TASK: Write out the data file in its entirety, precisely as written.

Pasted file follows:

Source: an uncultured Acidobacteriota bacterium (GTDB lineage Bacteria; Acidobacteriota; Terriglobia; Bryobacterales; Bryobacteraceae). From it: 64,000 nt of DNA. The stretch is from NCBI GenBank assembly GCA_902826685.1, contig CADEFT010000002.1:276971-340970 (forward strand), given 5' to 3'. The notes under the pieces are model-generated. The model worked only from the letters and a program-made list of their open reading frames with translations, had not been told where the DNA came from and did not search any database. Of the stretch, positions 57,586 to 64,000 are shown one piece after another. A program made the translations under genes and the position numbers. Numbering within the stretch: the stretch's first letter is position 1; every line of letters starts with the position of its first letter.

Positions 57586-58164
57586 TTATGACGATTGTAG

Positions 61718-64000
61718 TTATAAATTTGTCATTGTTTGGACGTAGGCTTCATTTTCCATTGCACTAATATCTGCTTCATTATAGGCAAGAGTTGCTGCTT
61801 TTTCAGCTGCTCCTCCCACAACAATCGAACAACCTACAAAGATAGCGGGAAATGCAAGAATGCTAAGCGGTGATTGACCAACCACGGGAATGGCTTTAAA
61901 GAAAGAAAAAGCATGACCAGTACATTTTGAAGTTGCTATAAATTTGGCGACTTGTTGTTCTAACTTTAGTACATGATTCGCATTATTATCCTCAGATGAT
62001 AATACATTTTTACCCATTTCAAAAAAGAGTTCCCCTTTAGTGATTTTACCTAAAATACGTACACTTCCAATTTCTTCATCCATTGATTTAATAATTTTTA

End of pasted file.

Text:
Source: an uncultured Acidobacteriota bacterium (GTDB lineage Bacteria; Acidobacteriota; Terriglobia; Bryobacterales; Bryobacteraceae). From it: 64,000 nt of DNA. The stretch is from NCBI GenBank assembly GCA_902826685.1, contig CADEFT010000002.1:276971-340970 (forward strand), given 5' to 3'. The notes under the pieces are model-generated. The model worked only from the letters and a program-made list of their open reading frames with translations, had not been told where the DNA came from and did not search any database. Of the stretch, positions 57,586 to 64,000 are shown one piece after another. A program made the translations under genes and the position numbers. Numbering within the stretch: the stretch's first letter is position 1; every line of letters starts with the position of its first letter.

Positions 57586-58164
57586 TTATGACGATTGTAG

Positions 61718-64000
61718 TTATAAATTTGTCATTGTTTGGACGTAGGCTTCATTTTCCATTGCACTAATATCTGCTTCATTATAGGCAAGAGTTGCTGCTT
61801 TTTCAGCTGCTCCTCCCACAACAATCGAACAACCTACAAAGATAGCGGGAAATGCAAGAATGCTAAGCGGTGATTGACCAACCACGGGAATGGCTTTAAA
61901 GAAAGAAAAAGCATGACCAGTACATTTTGAAGTTGCTATAAATTTGGCGACTTGTTGTTCTAACTTTAGTACATGATTCGCATTATTATCCTCAGATGAT
62001 AATACATTTTTACCCATTTCAAAAAAGAGTTCCCCTTTAGTGATTTTACCTAAAATACGTACACTTCCAATTTCTTCATCCATTGATTTAATAATTTTTA